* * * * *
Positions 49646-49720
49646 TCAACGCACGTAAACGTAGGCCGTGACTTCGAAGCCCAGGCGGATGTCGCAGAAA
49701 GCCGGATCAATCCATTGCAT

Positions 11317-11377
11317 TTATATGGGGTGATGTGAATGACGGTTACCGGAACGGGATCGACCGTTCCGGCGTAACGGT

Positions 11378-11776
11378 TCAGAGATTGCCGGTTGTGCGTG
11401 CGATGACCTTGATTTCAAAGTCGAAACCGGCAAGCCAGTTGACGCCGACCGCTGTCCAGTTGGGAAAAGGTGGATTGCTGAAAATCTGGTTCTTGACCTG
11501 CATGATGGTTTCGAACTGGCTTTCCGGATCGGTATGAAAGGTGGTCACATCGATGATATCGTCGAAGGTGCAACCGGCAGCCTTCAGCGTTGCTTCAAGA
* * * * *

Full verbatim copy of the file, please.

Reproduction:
Positions 49646-49720
49646 TCAACGCACGTAAACGTAGGCCGTGACTTCGAAGCCCAGGCGGATGTCGCAGAAA
49701 GCCGGATCAATCCATTGCAT

Positions 11317-11377
11317 TTATATGGGGTGATGTGAATGACGGTTACCGGAACGGGATCGACCGTTCCGGCGTAACGGT

Positions 11378-11776
11378 TCAGAGATTGCCGGTTGTGCGTG
11401 CGATGACCTTGATTTCAAAGTCGAAACCGGCAAGCCAGTTGACGCCGACCGCTGTCCAGTTGGGAAAAGGTGGATTGCTGAAAATCTGGTTCTTGACCTG
11501 CATGATGGTTTCGAACTGGCTTTCCGGATCGGTATGAAAGGTGGTCACATCGATGATATCGTCGAAGGTGCAACCGGCAGCCTTCAGCGTTGCTTCAAGA